In the central equatorial Pacific, all of CRW's 5km Regional Virtual Stations have decreased to Bleaching Watch or No Stress status. This includes the Samoas, which suffered multiple weeks of Alert Level 2 heat stress in early to mid-2017, with confirmed reports of bleaching of both shallow and deeper corals.
The Main Hawaiian Islands (MHI), which observed record levels of bleaching in 2014 and static Alert Level 2 bleaching heat stress in October and November 2015, are at a Bleaching Watch. Alert Level 2 heat stress (associated with widespread coral bleaching and significant mortality) is expected in the next 1-4 weeks. The Northwestern Hawaiian Islands (NWHI), which sustained high, prolonged levels of bleaching heat stress in 2014 and some subsequent coral death, have returned to a Bleaching Watch. CRW continues to collect data from field partners, including Hawai'i's Eyes of the Reef (EOR) volunteer community reef monitoring program, concerning the extent and severity of coral bleaching and mortality in the MHI and NWHI since 2014 and throughout the Third Global Coral Bleaching Event.
Multiple of CRW's 5km Regional Virtual Stations in Micronesia have returned to Alert Levels 1 (associated with significant bleaching) and 2 bleaching conditions, after regions, such as the Republic of the Marshall Islands and the Eastern Federated States of Micronesia (FSM) registered Alert Level 2 bleaching heat stress for many weeks in early 2017. The Northern Mariana Islands have been experiencing Alert Level 2 bleaching conditions for more than a month; that severe stress is expected to remain for at least the next 5-8 weeks. Guam (which has been hit by severe bleaching now five years in a row) also continues at Alert Level 2 heat stress; those conditions are anticipated to remain for the next 5-8 weeks. The Western FSM, Eastern FSM, and Palau also are expected to remain at Alert Level 2 bleaching heat stress for at least the next 5-8 weeks. Wake Atoll remains at Alert Level 1, and the Marshall Islands have increased to a Bleaching Warning, with Alert Level 2 heat stress expected in 1-4 weeks' time. Alert Level 1 bleaching stress also is expected in the Gilbert Islands, Kiribati in 5-8 weeks' time and in Nauru in the next 9-12 weeks.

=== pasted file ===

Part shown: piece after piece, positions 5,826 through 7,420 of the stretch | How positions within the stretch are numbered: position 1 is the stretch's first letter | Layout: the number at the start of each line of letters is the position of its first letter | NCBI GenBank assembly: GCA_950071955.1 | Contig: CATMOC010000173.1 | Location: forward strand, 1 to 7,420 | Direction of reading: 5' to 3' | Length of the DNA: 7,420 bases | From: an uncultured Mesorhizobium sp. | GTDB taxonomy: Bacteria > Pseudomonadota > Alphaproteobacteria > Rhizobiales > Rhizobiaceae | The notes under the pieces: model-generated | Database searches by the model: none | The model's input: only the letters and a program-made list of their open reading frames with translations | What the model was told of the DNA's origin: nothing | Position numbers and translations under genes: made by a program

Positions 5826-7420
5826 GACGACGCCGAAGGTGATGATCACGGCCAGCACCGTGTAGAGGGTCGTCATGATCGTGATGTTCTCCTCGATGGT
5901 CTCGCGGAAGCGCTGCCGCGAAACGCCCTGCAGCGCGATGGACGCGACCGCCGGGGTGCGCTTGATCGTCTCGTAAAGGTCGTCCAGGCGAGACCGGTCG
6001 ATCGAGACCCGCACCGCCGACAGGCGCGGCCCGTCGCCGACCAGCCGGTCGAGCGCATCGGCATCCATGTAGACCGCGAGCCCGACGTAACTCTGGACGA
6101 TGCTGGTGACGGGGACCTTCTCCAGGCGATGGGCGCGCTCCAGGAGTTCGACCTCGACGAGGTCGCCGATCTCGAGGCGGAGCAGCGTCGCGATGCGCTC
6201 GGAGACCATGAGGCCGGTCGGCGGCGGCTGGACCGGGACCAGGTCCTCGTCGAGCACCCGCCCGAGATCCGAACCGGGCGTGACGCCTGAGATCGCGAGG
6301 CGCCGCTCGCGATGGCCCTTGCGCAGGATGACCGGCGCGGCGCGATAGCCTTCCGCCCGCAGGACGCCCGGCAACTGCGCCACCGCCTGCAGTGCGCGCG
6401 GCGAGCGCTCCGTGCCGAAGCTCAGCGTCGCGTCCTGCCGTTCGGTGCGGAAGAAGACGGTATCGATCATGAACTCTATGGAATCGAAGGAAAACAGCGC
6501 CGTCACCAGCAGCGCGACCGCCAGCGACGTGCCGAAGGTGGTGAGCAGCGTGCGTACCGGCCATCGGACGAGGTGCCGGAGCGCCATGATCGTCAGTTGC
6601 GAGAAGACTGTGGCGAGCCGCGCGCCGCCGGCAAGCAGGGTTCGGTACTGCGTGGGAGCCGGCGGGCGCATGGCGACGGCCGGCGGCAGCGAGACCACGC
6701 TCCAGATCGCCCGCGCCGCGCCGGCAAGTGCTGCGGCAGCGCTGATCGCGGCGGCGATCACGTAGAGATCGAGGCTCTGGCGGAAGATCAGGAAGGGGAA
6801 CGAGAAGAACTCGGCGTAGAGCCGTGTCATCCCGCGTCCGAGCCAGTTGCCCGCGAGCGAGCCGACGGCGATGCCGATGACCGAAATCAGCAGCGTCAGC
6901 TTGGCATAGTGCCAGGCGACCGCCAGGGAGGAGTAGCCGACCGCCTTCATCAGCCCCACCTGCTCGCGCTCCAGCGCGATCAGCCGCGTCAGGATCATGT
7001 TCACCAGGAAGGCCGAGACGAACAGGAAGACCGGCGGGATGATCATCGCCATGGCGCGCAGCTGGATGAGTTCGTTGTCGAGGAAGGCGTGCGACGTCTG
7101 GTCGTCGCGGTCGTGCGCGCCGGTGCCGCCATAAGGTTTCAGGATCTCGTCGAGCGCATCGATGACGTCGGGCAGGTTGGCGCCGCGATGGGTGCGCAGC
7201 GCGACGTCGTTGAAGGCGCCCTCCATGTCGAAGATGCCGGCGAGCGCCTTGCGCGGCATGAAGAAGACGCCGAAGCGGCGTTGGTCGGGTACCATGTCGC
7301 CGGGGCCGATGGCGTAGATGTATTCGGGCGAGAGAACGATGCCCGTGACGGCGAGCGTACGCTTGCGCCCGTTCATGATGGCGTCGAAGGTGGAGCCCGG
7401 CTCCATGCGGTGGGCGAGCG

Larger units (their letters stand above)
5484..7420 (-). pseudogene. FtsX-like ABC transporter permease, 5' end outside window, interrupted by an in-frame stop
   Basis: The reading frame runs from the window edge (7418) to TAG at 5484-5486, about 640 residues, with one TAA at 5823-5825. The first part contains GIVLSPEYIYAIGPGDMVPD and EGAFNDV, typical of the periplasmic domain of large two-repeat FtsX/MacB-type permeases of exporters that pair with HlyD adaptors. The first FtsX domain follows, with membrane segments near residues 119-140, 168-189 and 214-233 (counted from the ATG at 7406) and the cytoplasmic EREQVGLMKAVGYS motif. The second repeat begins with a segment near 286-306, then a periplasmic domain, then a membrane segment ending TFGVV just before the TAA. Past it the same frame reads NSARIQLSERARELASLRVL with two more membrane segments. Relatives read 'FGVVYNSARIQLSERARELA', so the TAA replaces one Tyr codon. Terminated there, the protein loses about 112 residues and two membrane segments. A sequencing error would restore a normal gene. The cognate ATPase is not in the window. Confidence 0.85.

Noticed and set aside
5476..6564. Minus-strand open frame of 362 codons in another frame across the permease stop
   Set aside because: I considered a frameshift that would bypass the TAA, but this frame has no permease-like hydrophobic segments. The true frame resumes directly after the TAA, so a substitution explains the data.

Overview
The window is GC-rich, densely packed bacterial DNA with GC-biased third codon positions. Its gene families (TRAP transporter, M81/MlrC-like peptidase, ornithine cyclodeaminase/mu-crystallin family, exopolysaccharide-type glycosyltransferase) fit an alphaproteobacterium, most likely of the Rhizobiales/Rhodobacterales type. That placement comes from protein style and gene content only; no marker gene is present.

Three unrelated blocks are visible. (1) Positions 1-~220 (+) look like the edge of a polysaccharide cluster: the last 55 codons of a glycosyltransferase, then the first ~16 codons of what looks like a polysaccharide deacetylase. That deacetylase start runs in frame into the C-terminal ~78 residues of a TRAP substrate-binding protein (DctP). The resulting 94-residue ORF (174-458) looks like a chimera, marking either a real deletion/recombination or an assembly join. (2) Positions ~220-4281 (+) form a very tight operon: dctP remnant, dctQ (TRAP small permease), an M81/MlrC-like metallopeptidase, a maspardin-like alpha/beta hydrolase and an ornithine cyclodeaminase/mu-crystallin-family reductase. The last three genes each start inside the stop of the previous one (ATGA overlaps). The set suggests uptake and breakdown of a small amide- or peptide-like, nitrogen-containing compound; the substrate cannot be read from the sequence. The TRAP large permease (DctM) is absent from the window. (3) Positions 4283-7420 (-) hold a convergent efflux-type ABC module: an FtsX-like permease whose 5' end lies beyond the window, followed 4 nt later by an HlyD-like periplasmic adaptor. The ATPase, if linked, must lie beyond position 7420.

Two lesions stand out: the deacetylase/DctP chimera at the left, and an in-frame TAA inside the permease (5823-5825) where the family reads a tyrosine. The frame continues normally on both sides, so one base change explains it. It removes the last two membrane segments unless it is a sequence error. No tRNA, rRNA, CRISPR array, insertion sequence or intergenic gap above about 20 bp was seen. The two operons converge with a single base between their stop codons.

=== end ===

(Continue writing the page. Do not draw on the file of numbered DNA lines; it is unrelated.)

In Micronesia's Phoenix Islands, in particular, as noted in multiple articles below and by numerous news outlets worldwide, in Kiribati, persistent elevated ocean temperatures (as high as 31.4-degrees Celsius) in 2015-2016 killed most of the corals in the region. Photos taken by scientists surveying the reef damage, especially around Kiritimati (Christmas Island), where more than 80% coral mortality has been documented, are gruesome. The high bleaching heat stress in Kiribati was tied to the very strong El Niño that dissipated in late 2016 but whose effects lasted for multiple additional months in the southern hemisphere. It is estimated that only 1-5% of Kiribati's reefs will survive and recover from this severe bleaching heat stress event.